Rock Paper Scissors

Simple website to practice DOM manupulation, inspired by an exercise on Codecademy.

Date: 2016-08-07
Type: Lab

Origin & Goals

This project was started after I had documented 8 chapters of a JavaScript book without doing real exercises. To get more experience typing JavaScript, I began some exercises on Codecademy and stumbled upon one that made students create a rock paper scissors game. The game was limited to text only interaction, so I got the idea to make a graphical version. I’m very familiar with HTML, CSS, and basic website development, so I was really able to focus on the JavaScript after getting the visuals tightened up. I tried to incorporate as many elements that I learned from the book as possible.


The development for this project included the use of DOM manipulation techniques, event listeners, and loops/iteration. These topics had come up in the book I was reading, and I wanted a chance to use them for real.

The actual JavaScript file has comments describing what is happening, but essentially this is what happens in the background:

  1. One of the 3 (Rock, Paper, Scissor) buttons is clicked.
  2. The computer then generates a random number that is assigned to Rock, Paper, or Scissors.
  3. The user’s choice and computer’s choice are checked.
  4. The user’s score or the computer’s score is increased by one… or no one’s score (a tie) is raised.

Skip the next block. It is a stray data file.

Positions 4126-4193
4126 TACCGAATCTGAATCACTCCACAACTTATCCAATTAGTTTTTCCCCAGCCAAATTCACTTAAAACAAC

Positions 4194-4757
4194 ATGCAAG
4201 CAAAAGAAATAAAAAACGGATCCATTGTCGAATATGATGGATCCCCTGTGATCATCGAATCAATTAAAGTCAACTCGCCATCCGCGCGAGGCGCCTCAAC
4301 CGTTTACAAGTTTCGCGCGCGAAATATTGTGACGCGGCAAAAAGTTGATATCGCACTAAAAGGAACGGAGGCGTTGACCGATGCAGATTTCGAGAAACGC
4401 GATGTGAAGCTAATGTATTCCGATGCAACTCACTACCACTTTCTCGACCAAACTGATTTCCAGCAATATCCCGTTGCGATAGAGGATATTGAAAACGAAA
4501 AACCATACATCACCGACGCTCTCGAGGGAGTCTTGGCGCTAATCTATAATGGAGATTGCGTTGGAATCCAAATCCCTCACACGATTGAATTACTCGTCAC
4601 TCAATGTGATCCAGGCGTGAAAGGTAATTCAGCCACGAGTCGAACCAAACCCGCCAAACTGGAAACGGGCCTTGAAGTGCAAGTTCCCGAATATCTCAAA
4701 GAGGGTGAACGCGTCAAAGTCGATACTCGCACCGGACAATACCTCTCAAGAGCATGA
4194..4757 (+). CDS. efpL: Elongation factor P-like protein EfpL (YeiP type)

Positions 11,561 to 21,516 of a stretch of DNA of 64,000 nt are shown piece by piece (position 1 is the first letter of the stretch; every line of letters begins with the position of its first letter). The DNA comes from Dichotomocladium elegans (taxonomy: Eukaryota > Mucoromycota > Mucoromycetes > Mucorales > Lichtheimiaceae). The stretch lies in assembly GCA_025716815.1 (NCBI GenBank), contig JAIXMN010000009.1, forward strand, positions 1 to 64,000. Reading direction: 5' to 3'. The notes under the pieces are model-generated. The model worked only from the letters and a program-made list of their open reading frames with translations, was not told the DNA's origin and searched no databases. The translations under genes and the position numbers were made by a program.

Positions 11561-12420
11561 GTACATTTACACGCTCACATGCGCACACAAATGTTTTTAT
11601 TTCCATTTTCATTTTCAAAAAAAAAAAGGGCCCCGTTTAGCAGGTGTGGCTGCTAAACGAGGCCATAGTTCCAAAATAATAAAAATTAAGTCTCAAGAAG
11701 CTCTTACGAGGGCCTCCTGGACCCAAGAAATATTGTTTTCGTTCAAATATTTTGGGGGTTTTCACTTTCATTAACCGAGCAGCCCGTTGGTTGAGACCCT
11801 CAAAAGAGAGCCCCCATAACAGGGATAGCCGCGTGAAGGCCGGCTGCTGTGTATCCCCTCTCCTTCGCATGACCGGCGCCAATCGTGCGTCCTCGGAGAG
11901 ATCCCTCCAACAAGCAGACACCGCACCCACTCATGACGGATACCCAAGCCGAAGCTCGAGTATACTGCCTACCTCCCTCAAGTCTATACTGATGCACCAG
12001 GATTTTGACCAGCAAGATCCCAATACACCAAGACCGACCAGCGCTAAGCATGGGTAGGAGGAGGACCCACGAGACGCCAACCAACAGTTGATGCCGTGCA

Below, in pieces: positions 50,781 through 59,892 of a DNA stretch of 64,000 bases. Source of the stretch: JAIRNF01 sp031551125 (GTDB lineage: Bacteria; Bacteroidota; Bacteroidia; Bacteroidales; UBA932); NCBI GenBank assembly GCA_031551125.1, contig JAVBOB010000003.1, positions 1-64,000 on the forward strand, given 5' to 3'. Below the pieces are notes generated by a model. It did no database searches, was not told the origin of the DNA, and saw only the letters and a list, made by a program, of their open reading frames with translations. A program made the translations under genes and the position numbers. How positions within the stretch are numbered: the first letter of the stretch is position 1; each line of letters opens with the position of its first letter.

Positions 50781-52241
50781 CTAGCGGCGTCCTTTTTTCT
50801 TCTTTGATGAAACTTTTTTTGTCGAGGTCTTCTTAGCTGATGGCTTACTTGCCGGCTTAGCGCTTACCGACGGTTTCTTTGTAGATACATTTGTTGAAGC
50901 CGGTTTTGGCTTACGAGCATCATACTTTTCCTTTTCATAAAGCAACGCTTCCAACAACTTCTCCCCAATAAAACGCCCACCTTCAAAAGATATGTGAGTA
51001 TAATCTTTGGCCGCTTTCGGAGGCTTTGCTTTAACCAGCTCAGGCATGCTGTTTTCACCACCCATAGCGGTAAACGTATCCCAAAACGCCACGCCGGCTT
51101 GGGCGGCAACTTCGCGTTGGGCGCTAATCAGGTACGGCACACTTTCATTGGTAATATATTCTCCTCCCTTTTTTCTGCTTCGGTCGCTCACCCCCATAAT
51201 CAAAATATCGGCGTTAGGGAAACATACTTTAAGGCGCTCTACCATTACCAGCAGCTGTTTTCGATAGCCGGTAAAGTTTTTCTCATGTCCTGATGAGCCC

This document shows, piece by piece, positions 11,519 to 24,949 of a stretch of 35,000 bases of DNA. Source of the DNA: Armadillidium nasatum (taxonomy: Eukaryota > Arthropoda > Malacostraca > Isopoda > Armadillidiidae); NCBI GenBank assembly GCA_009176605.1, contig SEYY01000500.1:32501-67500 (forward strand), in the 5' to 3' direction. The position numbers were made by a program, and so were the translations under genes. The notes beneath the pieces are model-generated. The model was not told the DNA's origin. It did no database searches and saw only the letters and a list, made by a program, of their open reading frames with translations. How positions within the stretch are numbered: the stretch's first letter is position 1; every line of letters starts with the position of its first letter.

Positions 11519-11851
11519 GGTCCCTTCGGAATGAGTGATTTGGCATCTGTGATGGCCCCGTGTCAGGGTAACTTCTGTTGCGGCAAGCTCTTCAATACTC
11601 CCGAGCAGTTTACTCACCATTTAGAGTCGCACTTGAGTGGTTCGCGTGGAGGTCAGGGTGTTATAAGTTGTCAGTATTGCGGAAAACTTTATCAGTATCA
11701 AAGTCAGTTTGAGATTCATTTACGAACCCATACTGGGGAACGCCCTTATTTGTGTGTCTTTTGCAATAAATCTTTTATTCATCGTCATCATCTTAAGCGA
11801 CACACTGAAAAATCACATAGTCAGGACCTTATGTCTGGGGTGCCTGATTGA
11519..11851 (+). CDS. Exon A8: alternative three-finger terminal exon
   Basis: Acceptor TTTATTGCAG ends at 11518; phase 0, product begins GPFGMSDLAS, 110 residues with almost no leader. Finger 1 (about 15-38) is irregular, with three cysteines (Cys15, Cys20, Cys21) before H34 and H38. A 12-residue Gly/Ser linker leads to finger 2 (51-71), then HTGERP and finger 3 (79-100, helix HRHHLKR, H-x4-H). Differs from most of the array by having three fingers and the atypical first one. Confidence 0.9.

5. Update all the page’s results so the user is aware of what happened.


The main game area has a border around it so the user can feel confident that is the only area they need to look at. The three main clickable buttons all have their areas shaded with grey, and hovering over them adds a solid blue border to further indicate they can be clicked. The below area contains results and score information for the player to glance at.

Improvements to be Made

Further development of this project is limited, as it was intended to just be a quicker experiment project. However,in any future versions, I do plan to make some changes. First, I want to have a graphical version of what the user and computer each chose, as well as a visual cue as to who won. There should be more of an indication that there was a change to the results area the first time someone clicks on a button as well. If I wanted to go completely overboard, I could try to practice some PHP by adding a database to store game results.

In Conclusion…

I should have done a small experiment after each chapter in the book, but as far as first real JavaScript projects go, I’m very satisfied with this one! Having the chance to put everything I read about together was very helpful, especially after I was able to work from documentation I previously wrote up.